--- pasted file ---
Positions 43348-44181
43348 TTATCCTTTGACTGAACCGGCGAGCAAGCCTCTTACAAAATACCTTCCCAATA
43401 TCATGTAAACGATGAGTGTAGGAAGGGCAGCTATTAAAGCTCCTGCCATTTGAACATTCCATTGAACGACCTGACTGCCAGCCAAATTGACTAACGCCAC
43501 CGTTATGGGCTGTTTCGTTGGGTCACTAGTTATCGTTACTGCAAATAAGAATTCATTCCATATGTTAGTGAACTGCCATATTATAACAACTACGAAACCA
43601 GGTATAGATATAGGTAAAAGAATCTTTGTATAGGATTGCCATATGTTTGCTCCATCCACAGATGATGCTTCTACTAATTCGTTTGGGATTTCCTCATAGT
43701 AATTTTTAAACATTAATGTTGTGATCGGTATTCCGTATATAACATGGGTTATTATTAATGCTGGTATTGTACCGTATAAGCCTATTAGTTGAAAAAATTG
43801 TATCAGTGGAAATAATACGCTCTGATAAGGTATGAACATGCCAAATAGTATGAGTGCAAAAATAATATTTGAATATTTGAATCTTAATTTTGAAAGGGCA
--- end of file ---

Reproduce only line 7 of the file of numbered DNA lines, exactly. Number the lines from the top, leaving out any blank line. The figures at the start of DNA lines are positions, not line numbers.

43801 TATCAGTGGAAATAATACGCTCTGATAAGGTATGAACATGCCAAATAGTATGAGTGCAAAAATAATATTTGAATATTTGAATCTTAATTTTGAAAGGGCA